Supplementary Material for: ICS Use May Modify FEV1 Decline in α1-Antitrypsin Deficiency Patients with Relatively High Blood Eosinophils
datasetposted on 18.12.2017, 15:53 by Low E.V., Hughes S.M., Zaffarullah S., Kantas D., Stockley R.A., Turner A.M.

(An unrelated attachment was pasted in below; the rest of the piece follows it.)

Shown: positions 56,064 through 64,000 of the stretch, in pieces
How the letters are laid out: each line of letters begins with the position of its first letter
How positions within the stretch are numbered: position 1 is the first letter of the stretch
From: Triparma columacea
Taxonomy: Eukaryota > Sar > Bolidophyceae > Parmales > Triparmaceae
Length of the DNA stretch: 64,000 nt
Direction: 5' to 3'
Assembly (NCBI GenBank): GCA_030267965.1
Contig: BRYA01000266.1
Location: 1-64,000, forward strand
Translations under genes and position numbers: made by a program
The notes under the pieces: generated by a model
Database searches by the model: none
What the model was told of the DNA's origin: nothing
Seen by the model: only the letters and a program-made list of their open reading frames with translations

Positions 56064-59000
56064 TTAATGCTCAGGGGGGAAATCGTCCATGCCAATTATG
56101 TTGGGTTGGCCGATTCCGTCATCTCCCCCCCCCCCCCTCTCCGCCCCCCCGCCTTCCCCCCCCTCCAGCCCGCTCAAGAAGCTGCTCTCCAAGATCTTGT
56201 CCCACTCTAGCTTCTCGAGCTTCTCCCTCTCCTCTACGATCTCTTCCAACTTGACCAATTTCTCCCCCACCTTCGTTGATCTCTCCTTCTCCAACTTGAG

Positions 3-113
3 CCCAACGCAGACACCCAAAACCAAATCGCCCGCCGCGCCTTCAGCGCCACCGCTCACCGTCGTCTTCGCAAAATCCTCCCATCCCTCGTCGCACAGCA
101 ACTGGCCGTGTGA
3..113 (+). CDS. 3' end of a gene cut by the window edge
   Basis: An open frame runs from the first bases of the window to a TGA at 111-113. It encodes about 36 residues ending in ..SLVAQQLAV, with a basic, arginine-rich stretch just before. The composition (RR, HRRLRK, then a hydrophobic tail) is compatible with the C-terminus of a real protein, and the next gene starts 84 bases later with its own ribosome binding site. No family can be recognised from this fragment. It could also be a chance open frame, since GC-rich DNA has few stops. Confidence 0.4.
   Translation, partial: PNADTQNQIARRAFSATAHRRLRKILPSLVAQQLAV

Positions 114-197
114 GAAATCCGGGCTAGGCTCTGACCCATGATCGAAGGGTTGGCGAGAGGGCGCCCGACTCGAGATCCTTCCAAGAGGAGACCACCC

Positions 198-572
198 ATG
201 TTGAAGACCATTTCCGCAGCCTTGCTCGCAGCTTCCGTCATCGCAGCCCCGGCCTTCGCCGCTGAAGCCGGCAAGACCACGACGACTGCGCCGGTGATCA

Background: α1-Antitrypsin deficiency (AATD) predisposes to chronic obstructive pulmonary disease (COPD). In COPD unrelated to AATD, the role of a higher blood eosinophil count in disease and subsequent personalization of therapy has recently received much attention. We sought to investigate this concept in patients with AATD-associated COPD. Objectives: The study aims to evaluate eosinophilia status against outcomes including mortality and FEV1 decline in patients with AATD. Methods: All patients with PiSZ and PiZZ genotypes were identified from the UK AATD registry. The participants were substratified according to inhaled corticosteroid (ICS) use. Blood eosinophil counts were assessed from baseline and annually during follow-up (range 1–18 years). Eosinophilia was defined as a level >0.2 × 109/L, and classified by the frequency of such counts into “always,” “intermittent,” or “never present.” Univariate and multivariate analyses were conducted. Results: In total, 646 participants were included, 53.9% of whom demonstrated intermittent and 7.4% persistent eosinophilia. Survival did not differ according to eosinophilic group (p > 0.05). Those with persistent eosinophilia showed a slower FEV1 decline (p < 0.001). There was no clear association with exacerbation frequency. Patients on ICS at baseline were more likely to be eosinophilic (p = 0.002) and having a lower FEV1 (p < 0.001) and greater pack-year exposure (16.5 vs. 7.8 pack-years, p < 0.001). When the multivariate analyses of FEV1 decline were stratified for baseline ICS use, the association of persistent eosinophilia with slower decline persisted in those on ICS. Conclusions: Blood eosinophil levels persistently >0.2 × 109/L may be an indication for ICS use in PiZZ AATD in order to reduce FEV1 decline.